Inspiration for this week’s blog came from both within and outside our SCS community.
Over the past three months, I have written much about the opportunities for learning that I believe have come about because of the COVID-19 crisis. The events unfolding in the U.S. over the past week only serve to reinforce that the work we are doing to educate the next generation of leaders who have the courage and conviction to fight for what is right is imperative.
SCS’s leadership team has been very grateful for the feedback we have received from students, parents, and staff since our move to virtual learning in March. In the face of challenging work, we have and will continue to learn. Striving to be better as we incorporate what we’ve learned is key to ensuring our future growth – not just in the midst of a pandemic.
One of the most important pieces of feedback we have received from our community is that our girls are missing their relationships; they are missing the personal, physical interactions that are afforded by being in the school building, with Clementines of all ages. Community is important. Feeling included and embraced is fundamental to engaged learning – and well-being.
Our assembly this past week to celebrate Pride Month was a reminder of how being able to be true to oneself as part of a wider, inclusive community is so important to one’s well-being. It was also a reminder of how we all still have much work to do to promote change in a complex world. This is a vital component of the education of our girls: to guide and support them as they develop and grow their sense of self and their strength of conviction; to believe in and fight for what is right. For, our mission is that they have become outstanding women who are intellectually curious, courageous, and compassionate.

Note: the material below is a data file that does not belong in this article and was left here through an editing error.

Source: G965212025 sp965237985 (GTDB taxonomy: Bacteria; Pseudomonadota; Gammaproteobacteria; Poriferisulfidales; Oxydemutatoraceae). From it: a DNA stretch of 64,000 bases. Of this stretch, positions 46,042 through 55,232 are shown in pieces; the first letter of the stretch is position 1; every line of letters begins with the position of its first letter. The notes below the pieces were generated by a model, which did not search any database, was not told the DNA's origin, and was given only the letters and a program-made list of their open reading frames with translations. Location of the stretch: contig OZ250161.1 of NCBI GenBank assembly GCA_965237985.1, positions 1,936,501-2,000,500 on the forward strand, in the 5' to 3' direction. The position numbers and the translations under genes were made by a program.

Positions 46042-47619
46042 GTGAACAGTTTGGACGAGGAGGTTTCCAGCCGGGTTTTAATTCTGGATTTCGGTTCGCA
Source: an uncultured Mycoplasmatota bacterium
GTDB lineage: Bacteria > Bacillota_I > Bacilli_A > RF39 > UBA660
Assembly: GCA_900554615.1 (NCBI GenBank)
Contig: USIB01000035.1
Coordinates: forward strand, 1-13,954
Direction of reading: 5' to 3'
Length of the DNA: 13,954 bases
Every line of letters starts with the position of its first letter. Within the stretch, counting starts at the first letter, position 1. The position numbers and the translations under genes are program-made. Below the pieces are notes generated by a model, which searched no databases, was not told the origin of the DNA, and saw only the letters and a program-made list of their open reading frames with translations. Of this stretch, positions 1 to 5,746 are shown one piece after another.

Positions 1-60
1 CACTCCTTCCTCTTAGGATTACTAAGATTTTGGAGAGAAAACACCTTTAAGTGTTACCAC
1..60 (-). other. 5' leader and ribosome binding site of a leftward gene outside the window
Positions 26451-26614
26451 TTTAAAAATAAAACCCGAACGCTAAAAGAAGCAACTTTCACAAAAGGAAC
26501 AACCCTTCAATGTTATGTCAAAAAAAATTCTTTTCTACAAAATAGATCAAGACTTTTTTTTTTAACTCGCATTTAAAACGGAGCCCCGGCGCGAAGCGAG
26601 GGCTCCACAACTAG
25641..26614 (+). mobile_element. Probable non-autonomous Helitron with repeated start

Perhaps the most powerful- and troubling- things that drive home the imperative of changing our complex and troubled world are the continual and devastating events involving racism and, particularly anti-Black racism. Over the past week these have included the Incident in Central Park with Christian Cooper, and the death of George Floyd.
Educator Tanay Naik posted on Twitter this week, “Lots of talk about a post-COVID19 paradigm shift in education, and that’s great, but we are failing ourselves and future generations if anti-racism (especially anti-Black) and anti-oppression education is not front and centre of this shift.”
There are many opportunities for learning, growth, and improvement as a result of the COVID-19 crisis. Beyond just the opportunities for educational transformation, let’s be sure that we are ensuring that our community is one that engages our girls in their learning to have the courage to be who they are and to act out their beliefs in order to make this troubled world a better place.